We’re pretty sure that EVERY earnings season gets described as the most important earning season in a long time, but hey, maybe this one really is.Nicholas Colas of CovnergEx offers his explanation for why this one is such a huge deal:
It is no exaggeration to say that we are facing the most important U.S. earnings reporting season since the March 2009 stock market lows. Here’s my logic for that claim:
• Monetary policy headwinds mount. Central banks around the world, including the Federal Reserve in the U.S., want to remove liquidity from the global economy. Some are further along than others, and yes, the Fed is bringing up the rear on these actions. But the economic indicators that monetary policymakers most closely watch – inflation and employment growth – are flashing yellow and central bankers the world over know they have to respond. Easy money policies will lurch towards more neutral positions in the coming months, putting a real headwind in the face of financial assets such as stocks.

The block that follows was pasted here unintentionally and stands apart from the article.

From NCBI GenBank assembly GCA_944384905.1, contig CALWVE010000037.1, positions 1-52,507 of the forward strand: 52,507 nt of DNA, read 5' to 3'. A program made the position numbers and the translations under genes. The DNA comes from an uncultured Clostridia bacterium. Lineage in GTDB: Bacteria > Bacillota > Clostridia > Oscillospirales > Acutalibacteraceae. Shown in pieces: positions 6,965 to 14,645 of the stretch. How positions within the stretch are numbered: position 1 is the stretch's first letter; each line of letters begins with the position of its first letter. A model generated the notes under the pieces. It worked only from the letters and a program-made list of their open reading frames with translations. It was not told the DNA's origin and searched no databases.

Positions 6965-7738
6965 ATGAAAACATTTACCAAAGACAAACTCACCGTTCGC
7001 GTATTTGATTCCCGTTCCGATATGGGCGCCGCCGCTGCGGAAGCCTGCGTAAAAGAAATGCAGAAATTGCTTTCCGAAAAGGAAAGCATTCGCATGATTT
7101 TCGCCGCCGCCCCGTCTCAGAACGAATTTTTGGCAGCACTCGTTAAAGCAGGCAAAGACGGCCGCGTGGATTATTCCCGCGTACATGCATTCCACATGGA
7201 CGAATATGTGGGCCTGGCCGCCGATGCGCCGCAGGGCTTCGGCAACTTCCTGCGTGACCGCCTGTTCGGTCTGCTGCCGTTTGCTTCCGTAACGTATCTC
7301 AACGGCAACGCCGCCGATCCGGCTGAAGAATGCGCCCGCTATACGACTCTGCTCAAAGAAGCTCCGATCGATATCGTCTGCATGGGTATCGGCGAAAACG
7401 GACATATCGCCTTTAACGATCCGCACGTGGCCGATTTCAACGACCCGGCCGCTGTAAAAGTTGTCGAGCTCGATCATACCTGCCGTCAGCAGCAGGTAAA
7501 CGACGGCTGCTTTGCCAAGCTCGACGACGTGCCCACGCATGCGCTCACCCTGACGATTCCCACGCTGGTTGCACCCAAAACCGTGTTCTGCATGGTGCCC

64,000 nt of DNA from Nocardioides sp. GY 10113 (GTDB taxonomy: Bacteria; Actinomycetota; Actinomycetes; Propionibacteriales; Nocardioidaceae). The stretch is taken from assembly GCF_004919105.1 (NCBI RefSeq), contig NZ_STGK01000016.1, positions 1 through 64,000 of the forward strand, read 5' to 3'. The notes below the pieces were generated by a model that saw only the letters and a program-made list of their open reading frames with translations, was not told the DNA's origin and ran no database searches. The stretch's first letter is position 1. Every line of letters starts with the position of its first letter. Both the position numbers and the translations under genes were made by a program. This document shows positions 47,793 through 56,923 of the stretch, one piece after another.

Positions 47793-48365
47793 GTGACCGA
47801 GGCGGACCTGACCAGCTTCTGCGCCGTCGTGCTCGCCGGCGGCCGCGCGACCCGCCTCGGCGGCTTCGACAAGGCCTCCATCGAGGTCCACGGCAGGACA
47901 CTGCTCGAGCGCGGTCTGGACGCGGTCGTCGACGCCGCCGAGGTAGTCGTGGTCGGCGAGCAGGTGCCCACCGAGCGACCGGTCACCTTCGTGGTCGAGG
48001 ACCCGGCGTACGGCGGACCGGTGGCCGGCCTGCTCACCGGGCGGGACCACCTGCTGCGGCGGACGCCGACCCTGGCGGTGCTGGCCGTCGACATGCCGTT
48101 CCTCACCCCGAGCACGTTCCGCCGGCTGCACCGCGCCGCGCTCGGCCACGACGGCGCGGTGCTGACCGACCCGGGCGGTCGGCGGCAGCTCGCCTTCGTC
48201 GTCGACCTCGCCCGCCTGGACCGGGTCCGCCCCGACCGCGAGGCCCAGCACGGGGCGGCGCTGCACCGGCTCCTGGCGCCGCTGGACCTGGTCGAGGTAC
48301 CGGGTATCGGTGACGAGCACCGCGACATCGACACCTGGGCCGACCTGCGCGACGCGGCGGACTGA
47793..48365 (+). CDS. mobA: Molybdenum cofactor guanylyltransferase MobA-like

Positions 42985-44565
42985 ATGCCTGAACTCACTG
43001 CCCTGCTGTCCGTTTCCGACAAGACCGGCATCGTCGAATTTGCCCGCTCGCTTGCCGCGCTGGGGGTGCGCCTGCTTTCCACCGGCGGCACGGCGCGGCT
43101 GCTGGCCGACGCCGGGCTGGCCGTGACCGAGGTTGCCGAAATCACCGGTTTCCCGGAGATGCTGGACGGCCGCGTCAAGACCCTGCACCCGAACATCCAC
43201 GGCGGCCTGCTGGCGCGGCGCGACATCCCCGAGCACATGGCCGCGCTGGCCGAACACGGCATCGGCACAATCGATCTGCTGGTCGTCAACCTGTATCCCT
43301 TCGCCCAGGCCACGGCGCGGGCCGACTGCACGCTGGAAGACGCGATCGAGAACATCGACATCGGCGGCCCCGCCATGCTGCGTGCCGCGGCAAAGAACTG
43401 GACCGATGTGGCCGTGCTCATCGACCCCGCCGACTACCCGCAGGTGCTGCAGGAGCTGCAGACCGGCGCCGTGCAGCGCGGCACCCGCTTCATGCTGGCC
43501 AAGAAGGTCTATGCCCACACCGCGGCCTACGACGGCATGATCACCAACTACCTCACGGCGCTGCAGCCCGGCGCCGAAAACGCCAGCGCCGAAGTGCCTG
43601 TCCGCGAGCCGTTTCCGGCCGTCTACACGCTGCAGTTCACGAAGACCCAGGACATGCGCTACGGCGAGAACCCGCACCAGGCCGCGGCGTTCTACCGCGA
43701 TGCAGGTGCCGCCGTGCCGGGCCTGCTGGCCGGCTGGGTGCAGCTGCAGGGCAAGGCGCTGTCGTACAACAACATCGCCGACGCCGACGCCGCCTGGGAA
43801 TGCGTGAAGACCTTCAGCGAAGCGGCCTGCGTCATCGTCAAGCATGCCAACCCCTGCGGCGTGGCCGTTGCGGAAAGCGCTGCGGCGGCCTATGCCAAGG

• Domestic stocks have to reprove their relevance to investors. U.S. stocks have recovered much of their losses since 2007, and some small cap indices – think the Russell 2000 or the S&P 600 Small Cap – are very close to breaking through their best 2007 levels. At the same time, other asset classes such as precious metals and oil, have done much better. That has sucked a lot of interest, and money flows, away from stocks. The result has been a significant decline in stock market volumes in the U.S., even as equity prices performed heroically after the Japanese double tragedy and Libyan revolution last month.
• Revenues will move to the fore. Profit margins in the U.S. have rebounded smartly from their lows two years ago on the back of cost cutting and large scale layoffs. That’s a cyclical one-trick pony whose time has come and gone, however. Now, investors want to see the top of the income statement kick into gear – revenue growth needs to power the next stage of the market’s rally.